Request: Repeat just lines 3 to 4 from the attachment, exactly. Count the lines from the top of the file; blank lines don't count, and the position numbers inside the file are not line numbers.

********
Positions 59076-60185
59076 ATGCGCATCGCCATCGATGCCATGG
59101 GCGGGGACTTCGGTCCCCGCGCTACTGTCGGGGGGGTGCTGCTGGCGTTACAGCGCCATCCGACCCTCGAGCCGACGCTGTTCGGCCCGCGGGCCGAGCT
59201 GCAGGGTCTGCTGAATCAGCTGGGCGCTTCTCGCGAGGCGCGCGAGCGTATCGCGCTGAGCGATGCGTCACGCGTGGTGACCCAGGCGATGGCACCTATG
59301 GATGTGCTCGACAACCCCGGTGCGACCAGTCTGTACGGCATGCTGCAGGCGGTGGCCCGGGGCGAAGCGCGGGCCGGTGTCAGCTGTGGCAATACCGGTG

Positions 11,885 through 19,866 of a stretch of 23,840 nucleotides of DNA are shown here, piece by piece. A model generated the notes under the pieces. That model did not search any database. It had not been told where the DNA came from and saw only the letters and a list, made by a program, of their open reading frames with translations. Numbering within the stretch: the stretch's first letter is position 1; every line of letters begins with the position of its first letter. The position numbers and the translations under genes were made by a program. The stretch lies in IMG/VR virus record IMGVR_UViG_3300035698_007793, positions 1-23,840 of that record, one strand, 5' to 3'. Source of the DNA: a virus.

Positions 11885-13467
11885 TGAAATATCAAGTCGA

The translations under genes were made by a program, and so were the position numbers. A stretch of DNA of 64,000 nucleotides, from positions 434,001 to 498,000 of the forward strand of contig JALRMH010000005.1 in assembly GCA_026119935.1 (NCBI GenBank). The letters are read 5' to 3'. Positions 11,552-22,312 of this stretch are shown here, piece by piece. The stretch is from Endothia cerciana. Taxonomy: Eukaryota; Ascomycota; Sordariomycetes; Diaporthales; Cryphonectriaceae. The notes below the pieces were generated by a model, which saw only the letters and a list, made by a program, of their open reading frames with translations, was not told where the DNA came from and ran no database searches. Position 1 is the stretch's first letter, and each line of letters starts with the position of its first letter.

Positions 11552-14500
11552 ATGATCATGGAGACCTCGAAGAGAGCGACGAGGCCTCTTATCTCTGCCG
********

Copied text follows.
59101 GCGGGGACTTCGGTCCCCGCGCTACTGTCGGGGGGGTGCTGCTGGCGTTACAGCGCCATCCGACCCTCGAGCCGACGCTGTTCGGCCCGCGGGCCGAGCT
59201 GCAGGGTCTGCTGAATCAGCTGGGCGCTTCTCGCGAGGCGCGCGAGCGTATCGCGCTGAGCGATGCGTCACGCGTGGTGACCCAGGCGATGGCACCTATG